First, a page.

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    10-year global study notes African surge in giving

    Despite a downward trend in donations in some of the world's wealthiest places, large swathes of the African continent are defying the trend. This is according to a Charities Aid Foundation (CAF) 10-year-study of global giving that surveyed 1.3 million people.
    Image source: Gallo/Getty
    Image source: Gallo/Getty

    The Charities Aid Foundation (CAF) World Giving Index 10th edition report examined aggregate data for each country across 10 years (2009-2018), drawing on surveys in 128 countries in order to capture longer term trends. In each case, respondents were asked if they had helped a stranger, donated money or volunteered their time in the weeks prior to being surveyed each year over the decade.

    The report identified the 10 most generous countries over the decade of research, along with the 10 least generous. It also lists the biggest risers over the course of the study and those countries that have dropped the most during that time.

    Downward trend in key countries

    10-year global study notes African surge in giving

    But despite the scale of generosity, the report also identifies a recent downward trend in donations in key countries with long histories of philanthropy and household charitable giving, including the USA, Canada, the United Kingdom, Ireland and the Netherlands where levels of individual giving are now lower than they were in the aftermath of the financial crisis.

    Three out of the top 10 most improved countries over the course of the study are in Africa; Kenya came second, South Africa is sixth and Rwanda is eighth.

    In Kenya, more than half of people donated money to charity in 2018, a significant jump from less than a third in the 2010 edition of the World Giving Index. In South Africa, the three measures asked all increased over the course of the decade, with the region posting world-leading numbers of people helping a stranger.

    The only country in Africa on the list of biggest fallers is Morocco and, as a continent, despite considerable times of strife and hardship in several countries, the region proved to be resilient in its willingness to give over the course of the decade.

    10-year global study notes African surge in giving


    This year’s examination of a decade of giving is being released in the lead up to #GivingTuesday – 3 December – the global day of giving that follows Black Friday and Cyber Monday and encourages people to give their time, money or voice to a good cause.

    Other key findings:

    • Worldwide, more than 2.5 billion people helped a stranger over the past decade, with African countries accounting for seven of the top 10 places where people are most likely to do so.
    • Seven of the 10 most generous countries are among the world’s wealthiest but the top 10 list also includes less affluent nations such as Myanmar, Sri Lanka and Indonesia.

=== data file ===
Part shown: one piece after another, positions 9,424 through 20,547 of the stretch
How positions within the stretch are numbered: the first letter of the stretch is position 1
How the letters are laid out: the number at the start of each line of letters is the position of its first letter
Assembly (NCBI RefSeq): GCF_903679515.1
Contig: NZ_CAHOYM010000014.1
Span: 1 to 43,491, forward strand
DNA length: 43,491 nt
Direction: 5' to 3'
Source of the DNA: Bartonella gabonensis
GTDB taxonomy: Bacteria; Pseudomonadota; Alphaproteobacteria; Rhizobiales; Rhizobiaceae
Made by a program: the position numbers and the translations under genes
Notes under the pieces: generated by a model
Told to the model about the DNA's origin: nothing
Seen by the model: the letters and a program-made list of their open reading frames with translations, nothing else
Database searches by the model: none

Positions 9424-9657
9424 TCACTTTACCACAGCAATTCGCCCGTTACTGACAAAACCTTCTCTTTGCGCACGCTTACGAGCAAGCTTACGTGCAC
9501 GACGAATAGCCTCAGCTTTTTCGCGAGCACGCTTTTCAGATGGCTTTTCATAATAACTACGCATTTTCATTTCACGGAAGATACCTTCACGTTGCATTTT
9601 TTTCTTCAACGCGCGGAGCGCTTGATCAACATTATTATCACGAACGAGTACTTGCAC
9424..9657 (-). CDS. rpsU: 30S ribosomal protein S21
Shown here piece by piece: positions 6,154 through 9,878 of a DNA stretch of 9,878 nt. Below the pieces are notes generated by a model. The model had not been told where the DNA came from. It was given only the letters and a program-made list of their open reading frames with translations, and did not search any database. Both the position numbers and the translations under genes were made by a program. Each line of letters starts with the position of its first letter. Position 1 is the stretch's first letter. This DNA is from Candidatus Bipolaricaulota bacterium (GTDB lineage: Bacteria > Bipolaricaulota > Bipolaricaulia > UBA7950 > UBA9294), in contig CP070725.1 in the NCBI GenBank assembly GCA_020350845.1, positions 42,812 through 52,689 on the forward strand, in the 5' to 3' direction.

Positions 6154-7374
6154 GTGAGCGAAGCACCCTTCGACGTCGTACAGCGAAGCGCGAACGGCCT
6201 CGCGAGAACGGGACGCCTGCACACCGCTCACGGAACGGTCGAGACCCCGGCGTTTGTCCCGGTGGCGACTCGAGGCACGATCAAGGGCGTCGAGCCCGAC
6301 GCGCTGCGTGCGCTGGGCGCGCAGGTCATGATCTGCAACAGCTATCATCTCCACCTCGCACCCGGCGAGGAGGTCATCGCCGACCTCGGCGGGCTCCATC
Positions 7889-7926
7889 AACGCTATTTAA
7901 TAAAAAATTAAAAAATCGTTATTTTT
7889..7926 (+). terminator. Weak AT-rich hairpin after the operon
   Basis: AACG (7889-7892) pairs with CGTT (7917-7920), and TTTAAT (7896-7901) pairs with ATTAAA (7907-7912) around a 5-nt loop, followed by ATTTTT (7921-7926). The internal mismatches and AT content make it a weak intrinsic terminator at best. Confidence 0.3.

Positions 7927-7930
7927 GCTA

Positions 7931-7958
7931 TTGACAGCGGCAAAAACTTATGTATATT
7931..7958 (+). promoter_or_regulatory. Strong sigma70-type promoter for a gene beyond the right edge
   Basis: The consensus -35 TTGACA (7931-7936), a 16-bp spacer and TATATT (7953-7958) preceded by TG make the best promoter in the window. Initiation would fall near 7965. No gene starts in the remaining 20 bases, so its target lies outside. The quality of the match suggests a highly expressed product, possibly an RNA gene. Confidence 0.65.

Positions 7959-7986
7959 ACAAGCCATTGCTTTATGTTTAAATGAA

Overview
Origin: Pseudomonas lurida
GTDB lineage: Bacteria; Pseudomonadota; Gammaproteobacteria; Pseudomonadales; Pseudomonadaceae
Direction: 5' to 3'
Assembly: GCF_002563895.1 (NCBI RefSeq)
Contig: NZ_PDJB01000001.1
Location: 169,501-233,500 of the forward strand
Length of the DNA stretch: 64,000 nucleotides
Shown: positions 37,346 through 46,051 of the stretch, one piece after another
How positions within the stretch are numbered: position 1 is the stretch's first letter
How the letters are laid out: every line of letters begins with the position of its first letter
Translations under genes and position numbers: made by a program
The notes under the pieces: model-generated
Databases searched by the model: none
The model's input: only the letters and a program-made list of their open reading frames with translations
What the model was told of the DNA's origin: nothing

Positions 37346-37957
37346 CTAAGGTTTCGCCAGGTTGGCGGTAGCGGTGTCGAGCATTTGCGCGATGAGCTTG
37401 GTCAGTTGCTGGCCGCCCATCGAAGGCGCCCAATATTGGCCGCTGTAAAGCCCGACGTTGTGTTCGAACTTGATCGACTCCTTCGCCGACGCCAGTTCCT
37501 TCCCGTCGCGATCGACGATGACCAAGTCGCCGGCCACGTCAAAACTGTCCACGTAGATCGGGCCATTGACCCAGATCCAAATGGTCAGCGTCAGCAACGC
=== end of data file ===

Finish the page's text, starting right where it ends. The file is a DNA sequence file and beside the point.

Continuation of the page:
• New Zealand (third place) is the only country that appears in the top 10 of all three measures of the survey, helping a stranger, volunteering and giving money to a good cause in the past month.
    • Half of the countries that have risen the most in the World Giving Index are from Asia.
    • People from Myanmar are the most likely to have donated money to charity. (Practising Buddhists account for 90% of the population, 99% of them followers of the Theravada branch of the religion which mandates giving).
    • Globally, nearly 20% of all adults volunteer with Sri Lanka reporting the highest rate of volunteering in the world.

    10-year global study notes African surge in giving

    John Low, chief executive of the Charities Aid Foundation, an international charity which helps people and companies to give worldwide, said: “We are once again reminded of the kindness and generosity of people across the world as they dig deep despite uncertain times and significant geo-political unrest to give their time and money to help others.

    “In taking a step back and looking at giving trends over 10 years, we have created what we hope will serve as a roadmap to continue to grow giving in all its forms across the globe. There are areas of concern, but also key moments of hope in parts of the world that have overcome true hardship.

    “We know that there is no single solution to success. It is about hard work, shared values and knowing in ourselves the inherent benefit to all of us when we work to improve the lives of our friends and neighbours, and strangers who need our help.”

    Gill Bates, chief executive of Charities Aid Foundation Southern Africa (CAFSA), said: “We are very pleased to see such resilience in the levels of generosity, not just among South Africa and our near neighbours, but across this entire, vibrant continent. We are a complex region with very diverse economies, but it is gratifying to know that people across this vast continent are willing to lend a hand to those in need.”

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